Thursday, February 9, 2012
A Parting Gift
I believe that we each inhabit a space that forms a delicate balance in the universe. Birth and death disrupt this balance. Sometimes the shift is imperceptible to those who aren’t there. Occasionally, however, the aftershocks are felt at a distance by others.
My mother described it as a severe pain that developed suddenly in her hand. It was strong and swift. Minutes later the hospital called to say my father had collapsed. One of my patients told of severe chest pain that occurred just as his wife was dying from a heart attack. He didn’t know that she was dead yet. He had never felt this type of pain before and never would again.
I hear of these occurrences frequently and have come to believe they are real. It gives me hope that, alongside the medical knowledge and science we practice daily, there is an energy or force that connects us as human beings. This force is especially strong between those that love each other. And when a person dies, he sometimes sends a parting message to those who care.
But what is the nature of these “messages”? Are they unspoken utterances between parting lovers or a last goodbye to family and friends? And what if there are no family and friends? Is the message still sent? Does it fall on deaf ears?
Mr. Walters had been coming to my office for years. He was in his eighties and in poor health. The decline was a slow progression. It started when he was diagnosed with a lymphoma that grew rapidly in his pelvis. Surgery, radiation, and chemotherapy had eradicated the tumor but left him with severely obstructive kidney disease. By the time I met him, the stents placed to open his urinary system had begun to malfunction. No matter how many procedures the urologists performed, his kidneys were failing.
His physical condition was also deteriorating. He maneuvered gingerly around his apartment. There were no family or friends to take care of him. He lived a solitary life. His only connection was a distant niece he saw infrequently.
I tried to have many conversations about the end of life. As his primary care physician and only advocate, I needed to make sure that I knew his wishes. Unfortunately, he didn’t like to talk about such things. His usual response was similar to other men in his age group: “Doc, do whatever you think is best!”
Eventually I convinced him to move to a nursing home. He sustained a number of falls and was no longer able to cook or clean for himself. He was placed on dialysis when his kidneys failed.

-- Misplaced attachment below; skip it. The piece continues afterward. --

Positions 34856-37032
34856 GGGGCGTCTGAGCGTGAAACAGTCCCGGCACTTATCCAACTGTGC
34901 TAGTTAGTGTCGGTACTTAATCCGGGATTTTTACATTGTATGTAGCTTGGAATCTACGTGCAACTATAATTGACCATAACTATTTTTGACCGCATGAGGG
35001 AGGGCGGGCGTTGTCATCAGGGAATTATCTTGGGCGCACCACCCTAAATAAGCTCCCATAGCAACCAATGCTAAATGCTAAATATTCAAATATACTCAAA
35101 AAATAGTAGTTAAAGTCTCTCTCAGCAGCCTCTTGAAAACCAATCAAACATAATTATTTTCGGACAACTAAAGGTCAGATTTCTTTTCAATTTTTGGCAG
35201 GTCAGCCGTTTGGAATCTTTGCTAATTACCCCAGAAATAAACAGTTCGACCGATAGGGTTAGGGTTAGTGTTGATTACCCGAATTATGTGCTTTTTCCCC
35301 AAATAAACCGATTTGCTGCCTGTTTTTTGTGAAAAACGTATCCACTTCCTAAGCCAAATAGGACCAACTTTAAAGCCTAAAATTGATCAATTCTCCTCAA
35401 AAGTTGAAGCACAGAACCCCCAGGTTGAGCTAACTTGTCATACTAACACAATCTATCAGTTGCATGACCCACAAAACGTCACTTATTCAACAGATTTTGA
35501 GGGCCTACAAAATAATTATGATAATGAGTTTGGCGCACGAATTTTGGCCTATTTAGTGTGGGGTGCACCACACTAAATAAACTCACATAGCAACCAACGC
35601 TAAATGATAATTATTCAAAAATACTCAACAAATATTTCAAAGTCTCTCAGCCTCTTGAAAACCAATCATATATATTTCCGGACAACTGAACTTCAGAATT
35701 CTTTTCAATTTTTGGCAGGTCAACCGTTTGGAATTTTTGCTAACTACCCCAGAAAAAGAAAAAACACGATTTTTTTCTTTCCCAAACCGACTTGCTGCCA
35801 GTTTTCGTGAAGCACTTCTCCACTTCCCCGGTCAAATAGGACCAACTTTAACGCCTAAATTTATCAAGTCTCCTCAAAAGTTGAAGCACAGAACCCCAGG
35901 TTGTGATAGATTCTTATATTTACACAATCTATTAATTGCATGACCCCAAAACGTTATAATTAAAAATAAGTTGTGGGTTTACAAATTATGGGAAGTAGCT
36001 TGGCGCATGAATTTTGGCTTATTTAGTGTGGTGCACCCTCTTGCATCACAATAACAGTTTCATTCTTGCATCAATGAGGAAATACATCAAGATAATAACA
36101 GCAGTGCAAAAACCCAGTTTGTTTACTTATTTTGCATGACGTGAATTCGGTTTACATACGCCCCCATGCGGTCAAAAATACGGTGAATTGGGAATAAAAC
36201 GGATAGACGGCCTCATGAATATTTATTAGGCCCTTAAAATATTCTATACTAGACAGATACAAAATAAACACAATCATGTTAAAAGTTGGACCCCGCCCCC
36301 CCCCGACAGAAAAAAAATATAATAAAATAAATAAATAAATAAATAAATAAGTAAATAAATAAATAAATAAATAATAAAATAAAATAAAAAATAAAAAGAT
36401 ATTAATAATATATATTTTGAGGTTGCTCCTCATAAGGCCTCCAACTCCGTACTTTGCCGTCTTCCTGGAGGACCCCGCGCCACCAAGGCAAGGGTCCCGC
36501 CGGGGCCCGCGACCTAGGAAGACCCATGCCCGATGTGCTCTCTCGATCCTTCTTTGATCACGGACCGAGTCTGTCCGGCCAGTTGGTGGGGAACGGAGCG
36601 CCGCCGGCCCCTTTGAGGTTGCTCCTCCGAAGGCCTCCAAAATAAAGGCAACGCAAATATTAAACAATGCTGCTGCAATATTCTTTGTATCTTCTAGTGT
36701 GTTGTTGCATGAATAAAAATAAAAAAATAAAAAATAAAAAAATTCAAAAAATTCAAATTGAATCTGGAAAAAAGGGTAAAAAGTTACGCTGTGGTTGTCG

Every few months he would get admitted to the hospital for a kidney infection. Each time I walked into the room, his face would light up and he would thank me for coming. We both knew that his time on this earth was limited.
I saw him one last time before he died. He was admitted to the hospital with low blood pressure and another urinary infection. He was on a ventilator.
I knew through our brief conversations that short term life support was okay, but he did not want to be kept alive for a prolonged period. As the days passed it became clear he was dying. I called his niece. She would come to visit him and then life support would be withdrawn.
As I drove home that day, Mr. Walters was the farthest thing from my mind. His niece was arriving soon and then he would be extubated. The ICU staff could manage everything. I had just picked up dinner for my wife and son and music was playing loudly in the car. It was a beautiful day and the windows were open. I felt invigorated.
Then all the sudden it happened.
It came over me like a thunderstorm. One minute I was happily bouncing to the music, and the next I wanted to cry. I pulled the car over, closed the windows, and wept.
I couldn’t stop thinking about Mr. Walters and how much he must have seen in his eighty years. He lived through world wars and depressions. He experienced the sadness of the holocaust and the fear of nuclear annihilation. He likely loved and lost many times. He had eighty years of constant motion and now he lay quietly in a hospital bed, gone.
As quickly as the burst of emotion came, it left. I wiped my eyes and turned on the car. Moments later, it was no surprise that my cell phone rang. It was the ICU; Mr. Walters had just passed away.
As the years go by, I often think of Mr. Walters. In his dying moments he sent a message to the world and I was lucky enough to receive it.
Posted by Jordan Grumet at 5:42 PM